Monday, November 16, 2015

Two major hotel chains, Marriott International
and Starwood Hotels, are about to become one massive company.
We're predicting
some major changes—and even improvements—when all is said and done.
It's official: Marriott International has bought Starwood
Hotels for $12.2 billion to form the world's largest hotel company.
For weeks,
speculation had been brewing about who would buy Starwood—with most fingers
pointing toward Hyatt.
But Marriott, with its broad portfolio of brands
(including Ritz-Carlton, Autograph Collection, and the Edition hotels) has
turned up the lucky suitor. Starwood will reportedly have to spin off its
timeshare business before the acquisition can take place.
But the rest of the
company will transfer into Marriott's hands by mid-2016: if all goes according
to plan.
Here's what it all might mean for travelers.
Not all of Starwood's Brands Will Make It Currently, Starwood has nine
brands in its portfolio, including Westin, St.
Regis, Aloft, and W (a tenth is
rumored to be launching sometime in the coming months).
Once the merger takes
place, there will be redundancies, since Marriott has 19 brands under its own
umbrella.
Can Starwood's new Tribute Hotels, Luxury Hotels, and Autograph
Collection all exist as separate brands under Marriott's ownership? Almost
certainly not.
Will Sheraton, Marriott's longtime competitor, finally get
its last hurrah? That's entirely possible.
It's almost a guarantee that
some consolidation will happen along the way.
The Beloved SPG Loyalty Program Will Get Devalued—for Some People
Currently, Starwood points are worth roughly $22.68 per 1,000 points,
according to data from travel insights company Wanderbat—one of the highest
redemption rates around.
Couple that with a massive hotel portfolio, and the
ability to transfer points to more than two dozen airlines, and it's clear why
SPG was a top contender in the loyalty game.
Marriott's point valuation pales by comparison, at $8.92 per 1,000
points, according to Wanderbat.
Still, the high concentration of affordable
brands in the Marriott portfolio means that members need only spend an average
of roughly $2,000 to get a free night, compared to nearly $7,000 for
Starwood.
The bottom line? Your Starwood points will almost surely decrease in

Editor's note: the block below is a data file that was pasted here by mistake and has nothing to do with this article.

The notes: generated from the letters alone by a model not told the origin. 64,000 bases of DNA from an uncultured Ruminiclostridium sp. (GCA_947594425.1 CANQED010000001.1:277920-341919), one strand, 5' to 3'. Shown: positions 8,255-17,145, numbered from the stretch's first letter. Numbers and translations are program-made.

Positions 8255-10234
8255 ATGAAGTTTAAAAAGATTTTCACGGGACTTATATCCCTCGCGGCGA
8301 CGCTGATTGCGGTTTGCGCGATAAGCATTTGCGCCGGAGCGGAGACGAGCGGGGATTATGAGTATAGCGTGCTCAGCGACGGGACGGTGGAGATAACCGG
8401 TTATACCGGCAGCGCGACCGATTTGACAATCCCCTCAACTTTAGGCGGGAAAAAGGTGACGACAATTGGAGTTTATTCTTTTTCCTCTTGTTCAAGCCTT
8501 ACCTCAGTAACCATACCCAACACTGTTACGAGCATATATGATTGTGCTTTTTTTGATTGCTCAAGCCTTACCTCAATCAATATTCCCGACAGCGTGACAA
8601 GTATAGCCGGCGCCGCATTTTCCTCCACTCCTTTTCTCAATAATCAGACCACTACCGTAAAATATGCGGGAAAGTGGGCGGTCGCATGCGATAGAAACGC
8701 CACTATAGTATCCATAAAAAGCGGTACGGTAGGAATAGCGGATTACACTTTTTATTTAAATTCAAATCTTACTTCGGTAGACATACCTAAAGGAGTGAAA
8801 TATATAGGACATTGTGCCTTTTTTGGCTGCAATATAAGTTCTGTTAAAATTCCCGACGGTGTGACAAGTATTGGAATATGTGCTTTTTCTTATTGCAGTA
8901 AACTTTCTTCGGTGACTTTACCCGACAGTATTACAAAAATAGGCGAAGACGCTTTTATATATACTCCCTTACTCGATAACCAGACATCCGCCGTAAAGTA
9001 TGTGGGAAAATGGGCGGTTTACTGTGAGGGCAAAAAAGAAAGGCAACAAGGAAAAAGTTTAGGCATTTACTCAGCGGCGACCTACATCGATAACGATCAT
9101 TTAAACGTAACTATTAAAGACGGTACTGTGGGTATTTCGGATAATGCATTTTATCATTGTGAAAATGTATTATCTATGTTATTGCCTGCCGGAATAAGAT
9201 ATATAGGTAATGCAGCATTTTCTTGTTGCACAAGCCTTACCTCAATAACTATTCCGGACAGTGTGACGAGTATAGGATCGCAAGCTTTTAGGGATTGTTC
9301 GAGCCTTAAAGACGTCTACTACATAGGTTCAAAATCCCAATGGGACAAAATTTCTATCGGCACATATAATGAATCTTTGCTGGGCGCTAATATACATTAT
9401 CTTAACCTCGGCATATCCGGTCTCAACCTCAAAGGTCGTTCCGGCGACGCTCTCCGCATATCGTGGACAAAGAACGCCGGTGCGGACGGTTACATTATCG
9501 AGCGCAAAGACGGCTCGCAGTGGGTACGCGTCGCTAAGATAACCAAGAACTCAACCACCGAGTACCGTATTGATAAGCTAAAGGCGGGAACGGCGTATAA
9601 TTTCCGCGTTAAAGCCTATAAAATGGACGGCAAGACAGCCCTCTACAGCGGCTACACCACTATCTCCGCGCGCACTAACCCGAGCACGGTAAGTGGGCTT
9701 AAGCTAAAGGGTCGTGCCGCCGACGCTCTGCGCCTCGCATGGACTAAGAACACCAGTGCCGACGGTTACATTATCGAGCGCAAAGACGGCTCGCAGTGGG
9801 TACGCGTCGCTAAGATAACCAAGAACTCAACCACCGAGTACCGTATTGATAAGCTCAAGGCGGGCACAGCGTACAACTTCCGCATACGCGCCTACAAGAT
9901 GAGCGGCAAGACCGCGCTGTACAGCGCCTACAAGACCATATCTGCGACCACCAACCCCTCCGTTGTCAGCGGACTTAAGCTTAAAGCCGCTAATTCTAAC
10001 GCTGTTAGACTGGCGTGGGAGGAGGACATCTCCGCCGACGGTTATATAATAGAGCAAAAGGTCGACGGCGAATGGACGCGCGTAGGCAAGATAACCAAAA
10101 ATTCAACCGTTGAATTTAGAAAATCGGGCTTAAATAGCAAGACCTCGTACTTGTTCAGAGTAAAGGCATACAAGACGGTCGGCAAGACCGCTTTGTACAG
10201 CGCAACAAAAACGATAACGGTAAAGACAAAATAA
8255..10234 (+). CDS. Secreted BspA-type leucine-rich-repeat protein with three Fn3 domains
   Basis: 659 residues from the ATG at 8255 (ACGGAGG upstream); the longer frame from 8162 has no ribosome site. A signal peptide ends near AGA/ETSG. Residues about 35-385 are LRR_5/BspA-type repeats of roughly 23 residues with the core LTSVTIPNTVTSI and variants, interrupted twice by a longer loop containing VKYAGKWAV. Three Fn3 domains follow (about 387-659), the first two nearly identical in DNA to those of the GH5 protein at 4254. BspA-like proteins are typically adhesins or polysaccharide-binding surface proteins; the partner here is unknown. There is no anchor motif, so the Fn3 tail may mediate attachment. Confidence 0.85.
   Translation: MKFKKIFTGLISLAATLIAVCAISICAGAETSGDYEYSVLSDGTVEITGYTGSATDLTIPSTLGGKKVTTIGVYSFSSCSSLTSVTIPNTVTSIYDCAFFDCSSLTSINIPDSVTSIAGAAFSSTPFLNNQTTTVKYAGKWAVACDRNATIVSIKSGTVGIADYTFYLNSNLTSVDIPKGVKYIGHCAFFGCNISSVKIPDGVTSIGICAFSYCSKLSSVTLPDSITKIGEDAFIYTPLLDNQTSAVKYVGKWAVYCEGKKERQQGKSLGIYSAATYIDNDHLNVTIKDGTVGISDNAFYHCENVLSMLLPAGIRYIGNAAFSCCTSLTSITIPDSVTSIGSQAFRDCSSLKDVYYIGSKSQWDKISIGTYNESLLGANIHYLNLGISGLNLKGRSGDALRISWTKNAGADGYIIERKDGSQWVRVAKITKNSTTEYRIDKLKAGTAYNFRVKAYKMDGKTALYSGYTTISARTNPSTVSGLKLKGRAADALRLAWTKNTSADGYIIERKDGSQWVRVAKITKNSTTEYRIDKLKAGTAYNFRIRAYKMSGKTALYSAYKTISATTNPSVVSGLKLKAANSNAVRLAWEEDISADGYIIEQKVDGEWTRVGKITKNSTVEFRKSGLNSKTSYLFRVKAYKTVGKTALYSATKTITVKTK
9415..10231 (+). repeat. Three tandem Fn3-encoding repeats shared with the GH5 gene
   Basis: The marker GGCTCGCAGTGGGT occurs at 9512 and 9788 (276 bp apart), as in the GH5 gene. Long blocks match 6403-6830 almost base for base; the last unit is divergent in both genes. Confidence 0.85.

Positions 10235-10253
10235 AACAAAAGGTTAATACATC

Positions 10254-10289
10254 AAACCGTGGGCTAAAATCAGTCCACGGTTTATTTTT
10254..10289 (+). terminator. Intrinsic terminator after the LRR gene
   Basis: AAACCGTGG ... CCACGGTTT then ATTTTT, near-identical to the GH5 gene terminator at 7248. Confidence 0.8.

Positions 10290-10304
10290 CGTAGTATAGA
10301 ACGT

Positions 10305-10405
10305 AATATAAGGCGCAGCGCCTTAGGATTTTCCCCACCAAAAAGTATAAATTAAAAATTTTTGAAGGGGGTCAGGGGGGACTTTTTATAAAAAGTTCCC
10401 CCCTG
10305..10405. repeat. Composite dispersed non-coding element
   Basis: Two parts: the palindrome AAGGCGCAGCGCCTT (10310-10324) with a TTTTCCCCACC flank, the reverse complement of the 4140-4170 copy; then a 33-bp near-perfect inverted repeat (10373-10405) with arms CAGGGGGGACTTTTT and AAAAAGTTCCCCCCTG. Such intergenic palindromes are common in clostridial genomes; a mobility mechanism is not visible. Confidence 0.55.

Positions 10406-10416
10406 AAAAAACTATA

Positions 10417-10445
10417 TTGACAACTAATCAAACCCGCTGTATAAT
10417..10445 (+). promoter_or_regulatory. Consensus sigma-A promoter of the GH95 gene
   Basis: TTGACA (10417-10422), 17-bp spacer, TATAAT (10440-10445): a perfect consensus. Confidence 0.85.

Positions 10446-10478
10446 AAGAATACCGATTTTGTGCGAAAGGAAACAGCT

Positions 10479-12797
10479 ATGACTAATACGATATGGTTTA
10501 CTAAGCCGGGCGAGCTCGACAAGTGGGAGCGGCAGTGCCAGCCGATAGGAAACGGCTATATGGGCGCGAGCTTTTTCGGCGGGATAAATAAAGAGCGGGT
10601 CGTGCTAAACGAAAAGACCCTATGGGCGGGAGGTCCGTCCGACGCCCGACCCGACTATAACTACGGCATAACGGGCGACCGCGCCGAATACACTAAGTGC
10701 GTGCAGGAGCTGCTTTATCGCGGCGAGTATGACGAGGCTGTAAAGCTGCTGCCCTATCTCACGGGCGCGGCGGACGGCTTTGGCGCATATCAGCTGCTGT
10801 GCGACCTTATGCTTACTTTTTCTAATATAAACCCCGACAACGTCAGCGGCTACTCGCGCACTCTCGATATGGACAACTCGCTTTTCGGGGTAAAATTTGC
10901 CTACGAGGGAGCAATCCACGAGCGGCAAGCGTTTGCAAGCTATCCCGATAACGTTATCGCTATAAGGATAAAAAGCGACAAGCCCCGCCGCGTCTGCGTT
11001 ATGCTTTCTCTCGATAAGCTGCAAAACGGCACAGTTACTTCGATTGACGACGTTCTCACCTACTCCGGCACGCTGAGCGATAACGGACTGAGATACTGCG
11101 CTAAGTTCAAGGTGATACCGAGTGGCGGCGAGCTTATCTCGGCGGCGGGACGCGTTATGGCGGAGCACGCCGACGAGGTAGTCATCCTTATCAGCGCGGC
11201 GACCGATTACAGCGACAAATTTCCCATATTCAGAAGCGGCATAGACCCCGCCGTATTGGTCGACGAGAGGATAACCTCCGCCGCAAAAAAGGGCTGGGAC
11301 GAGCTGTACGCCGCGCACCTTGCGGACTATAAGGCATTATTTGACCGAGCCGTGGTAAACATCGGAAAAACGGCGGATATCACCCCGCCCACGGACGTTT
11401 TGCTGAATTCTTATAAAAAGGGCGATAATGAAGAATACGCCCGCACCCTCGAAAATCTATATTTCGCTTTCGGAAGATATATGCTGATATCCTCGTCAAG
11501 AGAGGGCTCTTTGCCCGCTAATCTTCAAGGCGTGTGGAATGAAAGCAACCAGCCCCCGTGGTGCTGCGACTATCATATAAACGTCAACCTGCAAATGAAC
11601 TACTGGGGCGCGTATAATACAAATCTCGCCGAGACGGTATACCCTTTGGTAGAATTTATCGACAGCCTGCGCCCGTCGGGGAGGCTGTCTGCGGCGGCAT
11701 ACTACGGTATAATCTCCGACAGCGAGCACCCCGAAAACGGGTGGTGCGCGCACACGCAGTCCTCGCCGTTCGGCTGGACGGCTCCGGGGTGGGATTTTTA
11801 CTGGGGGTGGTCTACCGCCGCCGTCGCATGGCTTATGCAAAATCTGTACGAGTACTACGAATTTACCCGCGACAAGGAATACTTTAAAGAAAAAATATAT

value, but these are two of the most popular loyalty programs around—and
neither has blackout dates on bookings for standard rooms.
In all likelihood,
there will be more tiers for redemption down the line, given the
stratification of brands in the merged portfolio, and members will have to
keep an eye on whether all premium properties will participate in the
program.
Changes probably won't come for at least another year, so cash in
while you can.
Independent Hotels Will Suffer Think about all the indie-feeling
properties now included in the Marriott portfolio: everything from Luxury
Collection to Autograph Collection and Design Hotels, which had been recently
acquired by Starwood, will now be represented under a single, powerful loyalty
program.
True independents will need to band together to fight off a giant of
these proportions.
Marriott Will Become a Much Cooler, Progressive Brand: If They're Smart
Starwood is a champion of innovation in the hotel industry.
They've
introduced all sorts of mobile features from concierge services to room keys,
as well as ground-breaking hotel products like butlers and in-room streaming
services. And yet, Marriott has been able to take some of those ideas and
implement them on a brand-wide scale quicker than Starwood could.
Together,
they can push the envelope further and faster—assuming red tape doesn't
get in their way.
Marriott Hotels has just announced it will buy Starwood
Hotels and Resorts Worldwide for $12.2 billion, creating the world's largest
hotel company.
While loyal guests and travelers wait for the acquisition to
complete in mid-2016, we're anticipating some of the changes (and yes, a few
improvements) that will take place after the merger.
Read on for our
predictions.

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